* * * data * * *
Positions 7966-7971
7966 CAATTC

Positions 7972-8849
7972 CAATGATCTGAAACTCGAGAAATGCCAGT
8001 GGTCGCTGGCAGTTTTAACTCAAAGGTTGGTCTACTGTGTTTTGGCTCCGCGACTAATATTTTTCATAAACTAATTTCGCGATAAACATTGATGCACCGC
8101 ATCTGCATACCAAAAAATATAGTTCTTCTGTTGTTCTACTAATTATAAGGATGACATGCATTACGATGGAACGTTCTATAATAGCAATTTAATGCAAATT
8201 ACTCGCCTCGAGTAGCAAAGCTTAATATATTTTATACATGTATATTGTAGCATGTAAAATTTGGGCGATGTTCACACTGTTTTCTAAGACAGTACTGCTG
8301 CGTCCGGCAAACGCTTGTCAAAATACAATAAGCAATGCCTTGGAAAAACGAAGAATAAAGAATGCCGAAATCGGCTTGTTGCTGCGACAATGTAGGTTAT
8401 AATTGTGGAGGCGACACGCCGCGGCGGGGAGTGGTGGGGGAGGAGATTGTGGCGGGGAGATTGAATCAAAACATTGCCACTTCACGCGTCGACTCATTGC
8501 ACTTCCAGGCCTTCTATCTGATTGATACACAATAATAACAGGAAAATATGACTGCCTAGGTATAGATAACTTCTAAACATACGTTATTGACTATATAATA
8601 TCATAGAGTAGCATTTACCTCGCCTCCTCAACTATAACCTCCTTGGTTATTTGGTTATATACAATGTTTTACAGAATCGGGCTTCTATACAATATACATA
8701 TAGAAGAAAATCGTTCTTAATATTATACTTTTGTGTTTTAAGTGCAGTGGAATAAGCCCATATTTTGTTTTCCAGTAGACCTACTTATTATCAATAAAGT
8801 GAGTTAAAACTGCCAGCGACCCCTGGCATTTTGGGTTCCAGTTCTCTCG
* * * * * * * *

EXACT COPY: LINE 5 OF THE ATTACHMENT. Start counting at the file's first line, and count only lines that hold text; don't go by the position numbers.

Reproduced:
8001 GGTCGCTGGCAGTTTTAACTCAAAGGTTGGTCTACTGTGTTTTGGCTCCGCGACTAATATTTTTCATAAACTAATTTCGCGATAAACATTGATGCACCGC